Feeding preference of the red palm weevil (Rhynchophorus ferrugineus Oliver) toward Phoenix canariensis Hortum ex Chabaud
Rhynchophorus ferrugineus Olivier (Coleoptera: Curculionidae), commonly called the red palm weevil (RPW), is one of the most severe palm pests of the tropics and Mediterranean countries. In these latter countries, this pest attacked mainly Phoenix canariensis, the most used ornamental palm for gardens and urban green spots. However, still is not understood if this preference for this host palm is determined by the attractiveness of its volatile organic compounds (VOCs) or to resistance/avoidance mechanisms present in the other palm species. In this study we investigate, in electro-physiological and behavioral experiment, the role of the P. canariensis VOCs in this host preference behavior versus other three palm species: Chamaerops humilis, Trachycarpus fortunei and Washingtonia filifera. In EAG recordings P. canariensis VOC extracts, elicited a stronger response on RPW antennae rather than solvent or C. humilis extract, while similar responses were recorded using W. filifera and T. fortunei extracts. In dual choice arena bioassays, females of RPW showed feeding preference for the P. canariensis in comparison with T. fortunei and C. humilis. Overall, the present findings suggest that this preference behavior is mediated by VOCs emitted.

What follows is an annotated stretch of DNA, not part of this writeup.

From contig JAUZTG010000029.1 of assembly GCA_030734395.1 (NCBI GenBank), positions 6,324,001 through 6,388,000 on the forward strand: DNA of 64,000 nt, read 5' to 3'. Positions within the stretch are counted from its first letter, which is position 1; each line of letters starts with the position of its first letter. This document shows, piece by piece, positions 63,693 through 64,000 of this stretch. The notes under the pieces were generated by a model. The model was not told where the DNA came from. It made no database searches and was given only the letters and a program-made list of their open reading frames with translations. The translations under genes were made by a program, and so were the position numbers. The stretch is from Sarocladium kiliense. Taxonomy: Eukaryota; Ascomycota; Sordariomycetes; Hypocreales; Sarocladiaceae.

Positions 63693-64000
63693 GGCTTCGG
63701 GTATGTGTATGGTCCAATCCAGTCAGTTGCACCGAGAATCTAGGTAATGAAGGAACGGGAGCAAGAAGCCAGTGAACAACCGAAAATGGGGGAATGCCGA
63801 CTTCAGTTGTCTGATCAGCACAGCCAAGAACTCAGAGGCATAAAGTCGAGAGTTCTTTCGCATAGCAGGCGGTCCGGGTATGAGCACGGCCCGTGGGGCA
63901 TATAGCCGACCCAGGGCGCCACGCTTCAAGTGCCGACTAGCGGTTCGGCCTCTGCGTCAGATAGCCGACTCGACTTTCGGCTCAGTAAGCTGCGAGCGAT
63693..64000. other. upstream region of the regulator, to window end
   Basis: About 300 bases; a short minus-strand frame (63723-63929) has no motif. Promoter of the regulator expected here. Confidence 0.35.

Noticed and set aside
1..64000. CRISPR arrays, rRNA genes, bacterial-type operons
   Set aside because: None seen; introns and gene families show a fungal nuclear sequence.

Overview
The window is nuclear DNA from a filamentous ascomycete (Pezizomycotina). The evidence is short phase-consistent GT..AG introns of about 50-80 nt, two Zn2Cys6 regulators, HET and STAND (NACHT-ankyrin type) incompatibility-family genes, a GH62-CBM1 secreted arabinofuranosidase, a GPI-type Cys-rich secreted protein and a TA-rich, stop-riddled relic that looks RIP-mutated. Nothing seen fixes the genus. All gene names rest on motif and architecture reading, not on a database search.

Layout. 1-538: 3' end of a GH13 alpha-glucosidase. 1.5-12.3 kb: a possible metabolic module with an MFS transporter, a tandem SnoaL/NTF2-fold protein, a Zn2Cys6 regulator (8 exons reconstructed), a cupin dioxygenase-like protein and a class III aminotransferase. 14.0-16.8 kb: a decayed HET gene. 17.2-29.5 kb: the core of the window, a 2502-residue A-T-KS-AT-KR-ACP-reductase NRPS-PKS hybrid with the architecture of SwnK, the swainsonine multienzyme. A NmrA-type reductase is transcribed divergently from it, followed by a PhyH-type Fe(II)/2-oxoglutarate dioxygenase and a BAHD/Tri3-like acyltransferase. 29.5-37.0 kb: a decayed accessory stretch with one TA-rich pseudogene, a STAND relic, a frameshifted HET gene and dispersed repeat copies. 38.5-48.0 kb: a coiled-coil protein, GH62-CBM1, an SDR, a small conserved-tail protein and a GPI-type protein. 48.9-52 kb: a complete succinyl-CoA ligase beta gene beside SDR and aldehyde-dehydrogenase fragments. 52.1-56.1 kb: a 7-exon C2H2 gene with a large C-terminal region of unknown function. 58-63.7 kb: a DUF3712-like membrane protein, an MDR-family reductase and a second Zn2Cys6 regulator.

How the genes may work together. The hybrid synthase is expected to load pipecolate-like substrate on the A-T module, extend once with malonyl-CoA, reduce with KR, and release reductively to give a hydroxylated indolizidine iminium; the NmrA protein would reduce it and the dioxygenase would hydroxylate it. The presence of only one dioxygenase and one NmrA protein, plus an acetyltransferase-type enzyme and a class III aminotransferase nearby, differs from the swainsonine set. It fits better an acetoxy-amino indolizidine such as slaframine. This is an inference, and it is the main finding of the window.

Arif, M.A., Lo Bue, P., Peri, E., Colazza, S. and Guarino, S. (2023). Feeding preference of the red palm weevil (Rhynchophorus ferrugineus Oliver) toward Phoenix canariensis Hortum ex Chabaud. Acta Hortic. 1371, 105-110
EAG, bioassays, Chamaerops humilis, Trachycarpus fortunei, Washingtonia filifera